Derm Topics

Best Clinical Practices in Treating Psoriasis Patients with Skin of Color

Next Steps in Derm, in partnership with Skin of Color Update, interviewed Dr. George Han, associate professor of dermatology at the Donald and Barbara Zucker School of Medicine at Hofstra/Northwell. There’s a lot of nuance in diagnosing psoriasis in darker skin tones, according to Dr. Han. Learn three components to consider, and why you might want to introduce systemic therapies earlier in this patient population. Plus hear why Dr. Han recommends a holistic view of psoriasis treatment.


Further Reading

If you want to read more about psoriasis in patients with skin of color, check out the following articles published in the Journal of Drugs in Dermatology:

Epidemiology of Chronic Dermatologic Conditions in Skin of Color


Across the board, common dermatologic conditions disproportionately affect patients of color. While the causes of these disparities have been tied to the environment, societal structure, access to care, health literacy, and biological factors, there is limited understanding of the extent and impact of dermatologic healthcare inequity. This study provides a resource on the epidemiology of common dermatologic diseases across racial lines and points out current lapses in scientific understanding of the disparate impact of certain conditions. This study will review epidemiological data on atopic dermatitis (AD), adult acne, pseudofolliculitis, dermatophytosis, psoriasis, vitiligo, melasma, hyperpigmentation, keloids, hidradenitis suppurativa (HS), basal cell carcinoma (BCC), squamous cell carcinoma (SCC), and melanoma.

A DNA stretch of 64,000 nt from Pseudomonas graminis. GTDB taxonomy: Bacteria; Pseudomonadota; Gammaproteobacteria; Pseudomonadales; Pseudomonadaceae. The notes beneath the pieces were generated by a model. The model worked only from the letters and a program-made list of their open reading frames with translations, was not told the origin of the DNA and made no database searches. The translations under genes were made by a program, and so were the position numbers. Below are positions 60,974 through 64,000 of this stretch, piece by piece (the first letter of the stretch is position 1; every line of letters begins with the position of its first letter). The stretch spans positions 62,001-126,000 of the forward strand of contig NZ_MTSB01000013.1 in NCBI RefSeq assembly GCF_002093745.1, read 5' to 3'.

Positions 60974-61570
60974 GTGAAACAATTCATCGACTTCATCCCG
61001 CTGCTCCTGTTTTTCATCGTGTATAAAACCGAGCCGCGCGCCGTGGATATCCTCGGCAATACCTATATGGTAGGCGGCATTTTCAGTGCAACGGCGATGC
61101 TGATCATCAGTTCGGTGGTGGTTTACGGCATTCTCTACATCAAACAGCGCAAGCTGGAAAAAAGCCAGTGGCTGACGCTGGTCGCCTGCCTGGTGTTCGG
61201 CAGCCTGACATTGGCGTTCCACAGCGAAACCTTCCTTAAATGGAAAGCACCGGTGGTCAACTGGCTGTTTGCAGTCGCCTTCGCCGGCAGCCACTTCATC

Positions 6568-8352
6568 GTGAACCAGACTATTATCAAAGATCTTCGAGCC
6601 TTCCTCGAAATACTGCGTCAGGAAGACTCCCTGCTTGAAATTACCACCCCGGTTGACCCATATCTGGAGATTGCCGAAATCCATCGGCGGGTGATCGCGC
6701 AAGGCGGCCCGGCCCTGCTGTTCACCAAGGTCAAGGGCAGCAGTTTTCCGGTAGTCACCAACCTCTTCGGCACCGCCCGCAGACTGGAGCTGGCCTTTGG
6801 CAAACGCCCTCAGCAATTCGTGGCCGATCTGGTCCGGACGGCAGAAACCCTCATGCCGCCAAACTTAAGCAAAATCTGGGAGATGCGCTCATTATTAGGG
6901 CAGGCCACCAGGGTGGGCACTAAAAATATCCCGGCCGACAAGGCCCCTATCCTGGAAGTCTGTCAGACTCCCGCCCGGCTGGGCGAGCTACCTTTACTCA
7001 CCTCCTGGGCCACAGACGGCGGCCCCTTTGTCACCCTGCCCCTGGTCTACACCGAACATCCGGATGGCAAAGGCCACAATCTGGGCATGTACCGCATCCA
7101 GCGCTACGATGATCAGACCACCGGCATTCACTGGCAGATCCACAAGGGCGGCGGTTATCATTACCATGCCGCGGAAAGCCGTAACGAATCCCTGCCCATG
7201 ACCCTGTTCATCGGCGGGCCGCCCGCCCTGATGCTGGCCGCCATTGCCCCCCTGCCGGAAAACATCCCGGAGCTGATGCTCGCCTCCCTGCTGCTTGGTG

Efficacy, Convenience, and Safety of Calcipotriene-Betamethasone Dipropionate Cream in Skin of Color Patients With Plaque Psoriasis


Background: Psoriasis affects diverse racial and ethnic groups. In July 2021, the US Food and Drug Administration approved calcipotriene/betamethasone dipropionate (CAL/BDP) 0.005%/0.065% cream to treat plaque psoriasis in adults. The efficacy and safety of CAL/BDP in patients with skin of color (SOC) who have psoriasis is not well characterized.

Method: A post hoc analysis of phase 3 clinical trial data (NCT03308799) was conducted to assess the efficacy, convenience, and safety of CAL/BDP cream versus CAL/BDP topical solution and vehicle cream in people with Fitzpatrick skin types IV to VI.  

Results: This study included 784 participants, 280 (35.7%) of whom had Fitzpatrick skin types IV to VI. Patients treated with CAL/BDP cream had greater disease improvement, treatment convenience scores, and overall satisfaction than those treated with CAL/BDP topical solution in the subgroup with skin types IV to VI and the total study population.  Adverse event rates were similar between the subgroup with skin types IV to VI and the total study population for all treatment arms. 

Conclusion: Psoriasis is associated with a greater physical and psychosocial impact in patients with SOC. While many effective topical therapies exist, it may be helpful to conduct separate analyses of patients with SOC to assess the efficacy and safety of treatment in this population. This sub-analysis of phase 3 clinical trial data supports the efficacy and safety of CAL/BDP cream in the treatment of plaque psoriasis in patients with SOC. CAL/BDP cream also had greater convenience, formula acceptability, and overall satisfaction in both the subgroup with SOC and the total trial population, which may improve adherence to topical therapy and treatment outcomes for people with SOC who have psoriasis.

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